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Lethbridge Herald Newspaper Archives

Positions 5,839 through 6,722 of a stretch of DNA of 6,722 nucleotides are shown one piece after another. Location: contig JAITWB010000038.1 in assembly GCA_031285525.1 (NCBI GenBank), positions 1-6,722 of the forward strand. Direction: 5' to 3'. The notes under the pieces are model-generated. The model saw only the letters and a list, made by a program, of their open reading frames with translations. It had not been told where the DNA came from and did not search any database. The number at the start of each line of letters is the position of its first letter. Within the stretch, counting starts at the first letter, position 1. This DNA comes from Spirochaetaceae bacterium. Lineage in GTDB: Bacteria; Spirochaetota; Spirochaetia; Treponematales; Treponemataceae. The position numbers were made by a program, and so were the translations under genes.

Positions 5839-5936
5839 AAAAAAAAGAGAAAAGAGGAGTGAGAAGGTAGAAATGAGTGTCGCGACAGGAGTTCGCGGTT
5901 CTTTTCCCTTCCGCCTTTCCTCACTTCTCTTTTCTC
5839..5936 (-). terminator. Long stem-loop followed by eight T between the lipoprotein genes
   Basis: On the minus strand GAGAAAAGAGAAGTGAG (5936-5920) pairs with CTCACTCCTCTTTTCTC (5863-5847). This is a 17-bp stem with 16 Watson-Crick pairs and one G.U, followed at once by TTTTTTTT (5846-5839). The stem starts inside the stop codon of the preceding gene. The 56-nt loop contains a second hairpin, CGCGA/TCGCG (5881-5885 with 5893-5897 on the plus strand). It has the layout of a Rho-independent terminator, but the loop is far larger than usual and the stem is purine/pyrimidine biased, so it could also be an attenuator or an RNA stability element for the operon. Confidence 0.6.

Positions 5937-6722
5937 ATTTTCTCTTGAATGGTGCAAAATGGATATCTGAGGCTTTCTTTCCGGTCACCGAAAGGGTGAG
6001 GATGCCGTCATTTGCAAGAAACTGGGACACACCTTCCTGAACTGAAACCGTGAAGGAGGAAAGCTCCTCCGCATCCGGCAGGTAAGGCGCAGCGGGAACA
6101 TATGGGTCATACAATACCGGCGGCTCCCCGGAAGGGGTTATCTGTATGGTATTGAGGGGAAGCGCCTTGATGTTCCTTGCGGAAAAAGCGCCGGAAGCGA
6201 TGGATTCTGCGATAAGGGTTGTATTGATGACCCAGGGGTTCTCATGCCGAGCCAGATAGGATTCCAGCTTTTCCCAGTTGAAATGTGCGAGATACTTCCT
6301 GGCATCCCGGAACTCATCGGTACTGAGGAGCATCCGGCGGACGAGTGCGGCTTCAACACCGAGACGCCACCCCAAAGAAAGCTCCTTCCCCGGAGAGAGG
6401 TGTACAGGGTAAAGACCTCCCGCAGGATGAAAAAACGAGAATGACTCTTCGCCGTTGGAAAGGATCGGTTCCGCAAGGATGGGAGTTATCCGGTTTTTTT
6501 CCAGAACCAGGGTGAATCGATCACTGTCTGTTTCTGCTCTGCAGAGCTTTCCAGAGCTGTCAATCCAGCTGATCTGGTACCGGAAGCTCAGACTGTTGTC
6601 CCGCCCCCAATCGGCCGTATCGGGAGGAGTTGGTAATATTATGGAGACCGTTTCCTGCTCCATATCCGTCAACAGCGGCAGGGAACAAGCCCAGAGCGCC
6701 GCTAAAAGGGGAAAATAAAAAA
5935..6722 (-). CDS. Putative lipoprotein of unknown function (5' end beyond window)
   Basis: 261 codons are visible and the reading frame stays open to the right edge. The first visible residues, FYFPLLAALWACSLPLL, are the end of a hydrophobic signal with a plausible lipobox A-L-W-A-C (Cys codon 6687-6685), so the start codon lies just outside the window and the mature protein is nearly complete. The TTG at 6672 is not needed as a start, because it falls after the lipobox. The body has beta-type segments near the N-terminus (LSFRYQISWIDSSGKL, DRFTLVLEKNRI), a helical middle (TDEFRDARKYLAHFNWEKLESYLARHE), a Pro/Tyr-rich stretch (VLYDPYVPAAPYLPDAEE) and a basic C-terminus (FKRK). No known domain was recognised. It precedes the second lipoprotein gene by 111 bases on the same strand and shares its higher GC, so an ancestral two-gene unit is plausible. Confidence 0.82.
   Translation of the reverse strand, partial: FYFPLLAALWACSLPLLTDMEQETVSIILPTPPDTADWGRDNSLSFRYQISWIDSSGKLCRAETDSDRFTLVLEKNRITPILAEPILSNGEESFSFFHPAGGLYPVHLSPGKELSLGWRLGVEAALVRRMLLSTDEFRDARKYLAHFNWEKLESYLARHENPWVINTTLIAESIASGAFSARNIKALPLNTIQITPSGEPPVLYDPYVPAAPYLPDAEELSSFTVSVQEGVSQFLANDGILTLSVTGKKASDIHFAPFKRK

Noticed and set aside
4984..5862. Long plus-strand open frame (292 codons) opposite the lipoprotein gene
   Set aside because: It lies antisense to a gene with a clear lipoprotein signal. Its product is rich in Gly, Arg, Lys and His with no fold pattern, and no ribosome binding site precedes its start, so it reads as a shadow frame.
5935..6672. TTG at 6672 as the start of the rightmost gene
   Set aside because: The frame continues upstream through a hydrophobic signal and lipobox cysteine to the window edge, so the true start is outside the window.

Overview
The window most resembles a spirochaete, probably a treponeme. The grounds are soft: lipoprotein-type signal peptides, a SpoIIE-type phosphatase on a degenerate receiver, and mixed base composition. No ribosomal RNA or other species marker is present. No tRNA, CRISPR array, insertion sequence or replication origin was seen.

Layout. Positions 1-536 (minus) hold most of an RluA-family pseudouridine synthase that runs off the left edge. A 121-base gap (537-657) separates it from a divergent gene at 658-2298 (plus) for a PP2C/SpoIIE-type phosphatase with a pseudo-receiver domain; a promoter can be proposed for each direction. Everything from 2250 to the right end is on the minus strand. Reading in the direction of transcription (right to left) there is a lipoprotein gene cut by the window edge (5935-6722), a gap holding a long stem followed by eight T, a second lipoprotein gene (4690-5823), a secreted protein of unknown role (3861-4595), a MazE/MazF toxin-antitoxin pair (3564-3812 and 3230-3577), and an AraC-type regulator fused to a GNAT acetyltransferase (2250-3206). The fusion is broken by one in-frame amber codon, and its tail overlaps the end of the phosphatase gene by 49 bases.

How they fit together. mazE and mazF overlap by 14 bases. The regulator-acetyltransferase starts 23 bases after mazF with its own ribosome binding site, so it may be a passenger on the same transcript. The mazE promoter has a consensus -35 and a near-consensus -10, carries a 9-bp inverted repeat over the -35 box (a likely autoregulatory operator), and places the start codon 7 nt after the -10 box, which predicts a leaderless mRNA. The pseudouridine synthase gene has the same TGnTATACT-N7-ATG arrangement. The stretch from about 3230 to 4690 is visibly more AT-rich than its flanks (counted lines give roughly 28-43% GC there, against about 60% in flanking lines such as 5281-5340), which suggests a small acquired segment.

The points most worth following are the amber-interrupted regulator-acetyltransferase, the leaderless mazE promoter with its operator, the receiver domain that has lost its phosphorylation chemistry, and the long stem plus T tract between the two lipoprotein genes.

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Lethbridge Herald, The (Newspaper) - September 26, 1910, Lethbridge, Alberta .The LethbnOge Daily GREATMTERS BEFORE BATTLE effrtcs Grouchy, While" Johnson and Ketchel are Jolly -vvtie -flavor aria exceJ "wliisky .of Jreat age and "absolute Scotck whisky, delicacy of flavor; iiiatured in slierry wood. A: pure, -f' 1 1 f tigli-clasS: wmsky. unsurpassed tor medicinal purposes VVH o S Pkone 010 SGUtriE CLUB WILL SUREIY GET pEM and you-can. last Throuah Beer Bottles and If lib; stay in tlie big league fcasebail, join the There -time when ;it 'didn't matter much, ;but nowadays managers insist on their'hired men fighting shy, cheers, but also-has the effect of causing good; pictures to "bump bumps. .Raymond has been dumped Uy manager McGraw and is of his own, known as' the" at Atlantic City, e "-Bug" .had a great desire for the the fact that appointed a keeper for hitn elude his keeper "and get overloaded with f Mod-raw finally became tired-of try- to" keep "the right and hand- ed him "his suspension. The "Insect" did .ibt Jike tHe idea of sitting on the "bench to Atlantic .City, and own. :-He Is "npwTiis own boss and fluid to his heart's ton the other day; There is very little' chance -that the "Rube" will come back', and stay "for any'length of time, for" according to Eastern League the- ?Rubev the various sporting papers of the is still hitting the'high" ones. Thursday he was knocked out ot" the box in the ninth innings. To _ tell the "Rube" was not knocked- out of the box as the Applies, but after he had passed, two men in the ninth inning, refused to pitch and walked from to'the, Newark bench and 'told his manager, .Joe Mc- Ginnity, to go in and game. The manager did. Don't look .as though "Rube" was keeping straight, does it? Let's pass the and our next numsber of, the Scuttle i'Some. of the big fighters are inter-. sting propositions before entering the says an old-time, fight fan. "J.ef- ries -was. iH-'.tempered and, surly be- ore he began his battle at Reno, .but hat. does not surprise me a bit. .The Fitzsimmons out: at Joney Island, .11 Fsaw him at 'the roadhouse where he was train- ng before-he entered'the ring-and: he ooked-as-if he'was going to prison ife- the ring that nigut the same solemn, determined-looking "ellow 1 had seen at, the roadhouse The stolid expression of his hardened face did not change .until, poor .Fitz- simmonsrhad. been counted A -wicked, smile illuminated the maker's bronzed features as his friends surrounded him -.and smothered: him with congratulations. Jeffries display ed the same traits while he was "traife ing-in California and a-t Reno.'-He-'was; in an ugly" mood a greater part-of .'the time and'his'span-ing partners found; it hard .to humor him. That was-'hig and" he simply couldn't help" on the other was always good-natured and in high its; .trained for. without displaying these fiual- ities.. .it's true, he got hot collar two or three tim'es, off 'quickly because' of the jocularity.' Right up he was. called to the" ring" Johnson's disposition was cheerful, tt looked ?like supreme confidence, and pe'rh'apsv.'it was when as Johnson sat in his "cor- ner before his fight with. Ketchel began, one of his seconds salS to lalm: "How does he look ''to'' you, 'Mighty good, just like.: a spring 'he Replied, with golden smile that ne. through that mill and also -with "Tominy Burns in Australia.: Ket- chel knocked the smile off face-when, he put him down.in-: that fatal 12th round, b.ut it evi- dence again when the big negro lean- ed with his back 'to the rope-and saw. little Ketchel counted out ;'aj moment later..-.-..-' j, "Still I am positive Johnson; was 'probably more .nervous 'than'- fries' before he "began :his scrap' at Re-; no, but I doubt whether'Johnson ;joyed 'similar rest, because1' of his. ner- vous temperament and alertness...! "I never saw a fighter iul before entering'the..ring-.-than Ket- chel. He always seems overanxious for the battle to He laughs and jokes with his friends -an_d" nerer He's all life, fire andL ginger; He's often told me that he never wor- ried and seldom .loses an "hour's sleep BURNS TO FIGHT Hot. Air Story From New York About .....Canadian Pug Sept. Tommy Burns- -JLangford in fistic Mclntosh's new stad- ium -outside of London shortly TommjK'-will wear an American flag: wear .it with greater pride with'-a more patriotic conscience than' ever -before. -TfifJisja .dead certainty that the fight to; come off. but aside from a'very pretty little story Tommy's present trip THIRD MAJOR 142 AGUE NO JOKE NATIONAL RE. FUSE TO RECOGNIZE ASSO- XVAflON, OUT.LAW MOVE IS PLANNED There1' is every reason to hat, unless, the .American association s granted virtual rights; "as a third major league organization the league viil start next season upon a- tech- nical writer, J. H. Richie, 'of Sine Minneapolis Journal. The association ..magnates are" said to )e 'from 'the protec-. ion "clause of. the national agreement at, was'hovering over the in Australia, and '.Tpriimy. 'was" preparing in a leisurely ro'anner.tp'-come to America. Suddenly air-idea struck him. He rushed home and. addressed Mrs. Burns .something; after the following manner: the ieen; roasting me for wearing American :flag .'in fights because, 'the: ilafin. a Canadian, and no at all. Now I am deter world that I an .jb'pdiiAmerican. We shall prejparatipns-: an'd get to America as 'newspapers and others have :the: league and- refuser to payvthe as-, also 5ref use to allow their players, to be. drafted, in accord- ance wrth.'-Hhfi plan, formulated and THE Fit-Reform Creed :is--p pay less and dress Better For years; Fit-Reform has preached thfe doctrine :of tetter style, better fabric, t now Tn'opera-tion "By thV com- mission association-. Meeting-1 magnates -of "the -American association feel iuat, in .paying for "pro- tection-, and, draft' of players. by 4ihe. .National and Ameri- can- leagues, -they 'are :holding some- thing r.of a, in'--a; poke. The; protec- tion amounts to nothing save that it prohibits association club "owners'.-? f'rpm: building ,up strong, clubs, as is .the case with the .major for instate, A1-- tizer has'-been drafted. Next t yea? or-some other Burns arrived OB first thing Tommy valuable, player may" be-taken. The must stand by and see.his club ripped-up 'every year- and, as .in the him 'taken 11' for, a 'paltry. when; ?60'00 .had al- ready, ijeen '.refused for him before the .commenced, WIH-Respect Contract The" association, -it, .breaks torWng7'rand; did- was '.to establish a 'legal residence iir'Se'aitle..- I am a good" resident thought he... course ,of time, the interest- caused excitement in the household. "A baby daughter -Tommy hoped that his" off- e-; but it was. that does not detract from ing." event girl. tailoring, better value. And has lived up reputatiotL giving honest value; for money.. All yoiineed it is a FifeReforiiijSuit. The name Fk-Reforirf tells the value for the t a Suit is, tKal; from --the national, will not go the -whole'" limit oi' outlawry." It, say those, 'who profess to know, respect contracts .and the reserve' list of other -clubs, hut will simply, not. pay .'the annual fee demanded by 'the baseball and. will refuse to allow front -.they --can not Afford l Champion.; _ importance discqntents; expect' a peace-, settlement, of. their -buj prbement its players to be drafted' or draft j players .'from 'lesser' leagues'." The play- P will' 'fight- if 1908- Olympic- was; ___ plan .at, all. Hei 'hurried, to. America so'that his child) born in America, and he says-' educated here as a real American'girl. over a coming event. wlien Thsre will be no one to kick. ;what the His chances of getting back .into orT ganized ball, however, are pretty slim Waddeil: Another'player who can blame his downfall to the- amber is the famous "Rube'' Wa-ddell, formerly of Philadelphia ,and- St. Louis, of; the Ame'rican. League, but member ot Joe McGinriity's Newark Indians, of the Eastern iieague. O'Connor: managei: of the St. is going to give "Rube" another, chance. "The "last chance will get Club. Lefty rSal lee. Thft Cardinals have one in the per- son of Lefty Sallee. The majority of the "Scuttle are south- paws. Wonder why? Saliee, when rigut, is oiif.- ot ihe greatest left-handel pucceva in .'the J ust now- he is lab- a suspeasion bande-d to him by Manager Breshahan a few ago his inability to keep from the product of the brewery plant A'.GUt a montn o-1 so'q'gc, SaUec resting in one oi the Si. .Louis Ii'-apHals, trying to oversoino his de- siro foi ihe foatay. It was in' as as he csiie sUxrtoC to lilt i: up again an-1 in'nnedJaiol; pU'OPri upon the susuenslon ,'iisl .Mis Gays in the 'big. league are numbered. Hi: on acount of his thirst. c-r a trip to the bush. l-Je's And that's the way. the. "Sauilo gets the best ot" them. Afraid to Eat? andrypu won't know you have a stomach. They will see to it tftat your food is properly digested. They are airtcng the bjestof the NA-DRU-CO preparations, compounded by expert chemists and guaranteed by the largest wholesale Canada. SOc. a box. If your druggist has not yet, send us 500. and we will mail you a box. AND CHEMICAL CO. Of CANADA LIMITED. MONTREAL. 36 training for ilie with John'son -Be was filled with confidence and good- nature. He really -believed he; could knock th e black man out, in spite of the constant warning from friends that Johnson was too big for iiimi _.-.-. (Twin) Sullivan _ and his hrother-Mike are a-jolly a scrap. -They dance and sing tbgethej in the "dressing room, so- that, you would think they were preparing for a raudeville turn. Yet it's an odd fact that neither will second- the other in the ring. Mike says lie gets top ner- vous when he goes behind liis. twin brother, while Jack declares that Mike rattles him when he's fighting.- L. .Siillivan was always con- fidence personified before be through the ropes in the old days and he was also sour-tempered. He was as pro.ud as the proverbial peacock, and believed he could outpumch' any man on earth; yet on several occasions 1 heard him numble a "prayer. -He did that before he tackled Corbett at 'New- Orleans in 1S92. John ;idv.-ays carried under his belt .some religious medals his good old mother gave him. When he was in" training down on Long Is- for the Corbett fracas, Sullivan was never out of a bad -temper. He wrangled" constantly with the late Phil Casey, his trainer, and refused to the latter's instructions. John, did pretty-much as he pleased. He boxeu when he felt like it .and didn't deny himself anything in the way of food and drink. When friends advised him to. work harder he literally chased them away. "Sullivan 'seemed to have'a grouch when, he entered 'the arena at New Orleans to fight Corbett for a S25.000 purse and side. He growled at his seconds and glare'd at old friends near tlie ropes. He was just like'an "old" grizzly bear, but when Cor- bett began to put it all over him he was a pitiable sight. "'While" Lewis is a religions ..young man. I've-seen him kneel and pray in his dressing room "before severa" fights', aiid' even as he sat in his corn- er waiting for the sound of the' gong live seen ms lips move as if in. pray- er. Jack empsey also asked for di- .vine blessing before all of his battles. He was a good man morally, and had a warm heart. You know all the great bull fighters in Spain kneel before an altar and pray that their lives may be saved. Why shouldn't prize fighters be religious, i-co? Don't they shade the fighters jiisi a bk when II conies to brutality''' CATCHERS-" ThU Chicago Cubs Have Pair '..in klj'ng" and Archer The, -are well fortified' iii the In.. Johnny Kling' anci Jimmy Archer a pair: -'of h T-canitot be' Last sea_son Kling was ;out of the ..game, and .his absence, according "to base" ball critics; cost "Chicago the National League'; .pennant. This .year Kling'.is back harness-aiiu.Chi- cago apparently- has "-the pennant sewed up. Jimmy Archer has also been a-tower of strength .to tne1" Cub's. He is a superb-' catcher, a grand, thrower and his has. been "an agreeable surprise- he- always- having been considered a-'rather "weak sticker. Archer has also played the: first bag style in emergencies. ers will- be bought and sold without procedure entering into, it my. Just -what action the national organization would take, in case the association1 follows this" pro- cedure is unknown., There would be j middle ground., as it.-would 'mean peace or war, on she1 jump. The assd ciation would receive recognition as a third .niajor -league or. the majors attempt ,to pat the league ;out of business. This .migtit' prove a. rather hard un- dertaking as-? the 'has entrenched '-in its circuit and' Has an o'rg'anization most of the members-, have been under -.before: The members of- the league., said .to have -been ready to take the- stfep-! last year, but it" was de- between the 'ieague''anii the association terminates .within- -a- few and when, the time" comes" for' the renewal, develop- are .expected io come thick and L- rqiito ias'tr weelc: fast. The clubs' of the league are said to >'-to -that after a bit Question is New Agitating Bowling S.ept.; 23 cles controversy has been.reriew- ed-.with' probibittng the use of ball. About two ago, therJNew York Bowling bars with regard'to the, lead-cored bii-t a committee cpn- si'derin'g' the :4.he weeks" iias .r.ecommende'd -the rule.-. _ a, while tlie eastern' deyoters- of game were content Iwitb. matters as experience seems to theca' that loaded ball in the 'h'anda of .crack. players is no: conducive, interests of the game any, more1 than Tti'tty allej's- or, steaiiPdried'-pins. -With- the: official and-the beginning -of -sciie-. dules in .nearly a hundred leagues and tournaments in- Greater" .York alone'. ;the" subject on at once. was only. -V After ground, .slowly led by ;2o feet at -iie'{ completion first" half mile, the time After i that'Gbuiding; advantage andVfinislied daisy .rih on three; walk; was keep .of- the'Bnglish lap, when he- made bis Lagain-'in-.a, byVlC crowd; 'candying' 'him of f" the their'' ha-lf-miies-: Was as No records were broken '-either--. walking race.' ;ALL. THE DIFFERENCE: shouldn't mind butions "paid for on were.: k _. "That; my -meais have.'to on- ;